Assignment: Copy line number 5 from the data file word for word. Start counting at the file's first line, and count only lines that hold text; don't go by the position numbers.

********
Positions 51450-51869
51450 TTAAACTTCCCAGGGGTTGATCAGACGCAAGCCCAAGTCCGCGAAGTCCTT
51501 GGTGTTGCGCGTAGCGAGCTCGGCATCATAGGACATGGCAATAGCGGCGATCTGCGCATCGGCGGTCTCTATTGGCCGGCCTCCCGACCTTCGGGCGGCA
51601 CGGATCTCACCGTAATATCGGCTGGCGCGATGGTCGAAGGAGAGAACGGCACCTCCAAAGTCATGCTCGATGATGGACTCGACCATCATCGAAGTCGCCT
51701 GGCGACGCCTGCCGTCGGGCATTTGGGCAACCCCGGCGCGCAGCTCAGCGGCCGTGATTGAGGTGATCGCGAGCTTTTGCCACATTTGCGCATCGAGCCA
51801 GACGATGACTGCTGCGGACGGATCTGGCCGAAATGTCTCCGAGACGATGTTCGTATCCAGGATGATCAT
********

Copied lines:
51701 GGCGACGCCTGCCGTCGGGCATTTGGGCAACCCCGGCGCGCAGCTCAGCGGCCGTGATTGAGGTGATCGCGAGCTTTTGCCACATTTGCGCATCGAGCCA